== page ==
A "victory for consumers" may be a windfall for class-action attorneys and 41 states participating in a price-fixing case against the music industry. Some schools and public libraries may also benefit.
If you peer back into audio history, you'll discover that long-term formats are generally established at the mass-market level and then perfected or re-invented by those with audiophile inclinations. One could argue that SACD and DVD-A are attempts at turning that rule on its head. But the slow start exhibited by both formats (with the copy-restriction issue a new and rather large stumbling block) indicates that, once again, the mass market needs to get involved before we can really move forward.
I had a wonderful audio moment the other night. It was late in the evening, after a long day. I was standing in the middle of my makeshift listening room—Trish's dining room—and in spite of the fact that we were moving in just a few weeks, I'd just unpacked and set up my combo of VPI TNT Mk.V-HR turntable and tonearm with Grado Statement cartridge and dug a box of LPs out of the stacks in the garage. I cued up Dave Brubeck's Time Out (Columbia/Classic CS 8192), and the first notes of "Blue Rondo à la Turk" froze me in my tracks.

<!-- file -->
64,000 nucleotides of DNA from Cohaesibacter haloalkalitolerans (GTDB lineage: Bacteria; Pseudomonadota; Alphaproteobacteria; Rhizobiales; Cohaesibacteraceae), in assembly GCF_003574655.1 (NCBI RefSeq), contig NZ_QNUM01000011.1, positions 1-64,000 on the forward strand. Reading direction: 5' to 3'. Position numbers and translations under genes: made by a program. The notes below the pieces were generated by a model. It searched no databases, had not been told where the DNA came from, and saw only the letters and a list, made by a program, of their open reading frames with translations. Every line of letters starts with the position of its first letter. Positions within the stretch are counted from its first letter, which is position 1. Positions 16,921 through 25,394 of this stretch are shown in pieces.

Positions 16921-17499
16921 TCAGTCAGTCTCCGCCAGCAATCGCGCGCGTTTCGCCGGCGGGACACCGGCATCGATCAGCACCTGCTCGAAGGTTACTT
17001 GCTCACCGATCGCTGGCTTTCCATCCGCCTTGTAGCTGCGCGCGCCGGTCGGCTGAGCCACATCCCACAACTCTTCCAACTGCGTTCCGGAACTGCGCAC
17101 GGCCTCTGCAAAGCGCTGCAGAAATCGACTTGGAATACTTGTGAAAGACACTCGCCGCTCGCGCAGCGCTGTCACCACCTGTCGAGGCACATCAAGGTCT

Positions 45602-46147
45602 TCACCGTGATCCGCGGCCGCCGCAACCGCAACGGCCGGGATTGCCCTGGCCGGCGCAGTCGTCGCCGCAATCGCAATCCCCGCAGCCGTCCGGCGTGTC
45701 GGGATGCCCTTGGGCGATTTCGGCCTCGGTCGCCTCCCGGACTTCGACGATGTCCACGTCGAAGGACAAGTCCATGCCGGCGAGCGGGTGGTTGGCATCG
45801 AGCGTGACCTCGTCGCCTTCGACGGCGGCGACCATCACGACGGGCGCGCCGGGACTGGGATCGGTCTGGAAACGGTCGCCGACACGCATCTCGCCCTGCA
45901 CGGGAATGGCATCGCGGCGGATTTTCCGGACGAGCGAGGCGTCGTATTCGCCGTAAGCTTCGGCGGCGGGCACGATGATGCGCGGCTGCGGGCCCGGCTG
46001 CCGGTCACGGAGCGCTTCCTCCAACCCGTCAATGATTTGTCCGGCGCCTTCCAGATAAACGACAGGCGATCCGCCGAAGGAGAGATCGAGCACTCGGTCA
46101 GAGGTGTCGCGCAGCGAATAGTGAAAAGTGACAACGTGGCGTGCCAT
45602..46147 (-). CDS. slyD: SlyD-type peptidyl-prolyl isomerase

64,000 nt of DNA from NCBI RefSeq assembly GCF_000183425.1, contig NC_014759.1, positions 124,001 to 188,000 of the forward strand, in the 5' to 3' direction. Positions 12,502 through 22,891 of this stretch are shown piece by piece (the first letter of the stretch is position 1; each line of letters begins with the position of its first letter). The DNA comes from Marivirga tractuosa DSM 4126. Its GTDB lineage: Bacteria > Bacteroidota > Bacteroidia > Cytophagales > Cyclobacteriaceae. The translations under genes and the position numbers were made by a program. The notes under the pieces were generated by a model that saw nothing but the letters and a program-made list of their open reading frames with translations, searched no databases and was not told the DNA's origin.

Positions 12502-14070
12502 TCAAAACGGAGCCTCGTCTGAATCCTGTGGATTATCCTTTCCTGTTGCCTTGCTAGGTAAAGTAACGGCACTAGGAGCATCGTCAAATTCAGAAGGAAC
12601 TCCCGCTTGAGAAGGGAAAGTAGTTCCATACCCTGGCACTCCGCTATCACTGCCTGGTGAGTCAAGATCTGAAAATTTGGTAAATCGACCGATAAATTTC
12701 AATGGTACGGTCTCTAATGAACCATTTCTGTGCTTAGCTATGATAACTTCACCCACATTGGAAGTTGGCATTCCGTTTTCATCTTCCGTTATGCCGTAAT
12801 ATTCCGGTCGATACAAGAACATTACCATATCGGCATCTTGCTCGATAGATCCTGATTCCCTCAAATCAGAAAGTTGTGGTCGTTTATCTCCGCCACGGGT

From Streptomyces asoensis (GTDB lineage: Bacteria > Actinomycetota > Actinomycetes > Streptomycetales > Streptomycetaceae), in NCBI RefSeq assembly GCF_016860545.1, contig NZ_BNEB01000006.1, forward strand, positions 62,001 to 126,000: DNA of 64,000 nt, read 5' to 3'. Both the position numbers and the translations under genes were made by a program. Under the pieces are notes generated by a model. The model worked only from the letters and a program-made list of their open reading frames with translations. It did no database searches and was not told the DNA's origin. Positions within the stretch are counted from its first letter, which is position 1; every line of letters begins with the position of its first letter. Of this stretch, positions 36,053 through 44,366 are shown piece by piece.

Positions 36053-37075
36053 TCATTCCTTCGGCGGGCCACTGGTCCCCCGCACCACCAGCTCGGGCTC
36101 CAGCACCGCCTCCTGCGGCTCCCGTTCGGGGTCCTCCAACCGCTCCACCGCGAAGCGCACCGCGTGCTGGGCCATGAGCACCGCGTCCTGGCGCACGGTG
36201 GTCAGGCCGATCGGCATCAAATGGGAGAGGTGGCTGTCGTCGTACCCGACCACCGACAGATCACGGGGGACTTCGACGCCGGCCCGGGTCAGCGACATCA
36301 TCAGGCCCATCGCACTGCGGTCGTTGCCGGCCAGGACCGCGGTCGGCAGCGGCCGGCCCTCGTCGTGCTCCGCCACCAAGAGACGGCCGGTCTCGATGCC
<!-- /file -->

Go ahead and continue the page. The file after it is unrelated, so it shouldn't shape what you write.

The Monsters are Due on Maple Street: In the 1960 Twilight Zone episode with this title, inexplicable power outages and celestial lights cause the citizens of an idyllic American town to accuse one other of being aliens. Fear feeds suspicion, hysteria turns to mayhem, and soon lynch mobs roam the streets and former friends are burning down each other's homes.
For quite a while now, Pioneer and Marantz have stuck their necks out with the few universal SACD/DVD-A/DVD/CD players available. Not any longer, as Onkyo, Teac and Yamaha join the club with new machines, aimed at consumers hedging their bets as to who will win the high-rez format wars.
Following Apple Computer's lead in bringing high-resolution audio to the computing environment, Creative Technology announced last week several audio products intended to facilitate DVD-Audio playback via personal computer. The company is also offering suggestions for making a PC quiet enough for use in a dedictated listening system.
Everybody's favorite writer (according to the latest Stereophile poll), Sam Tellig, reviews the Conrad-Johnson MV60 power amplifier and explains "hanging beef." "For $2795, I loved the Conrad-Johnson MV60," says Tellig.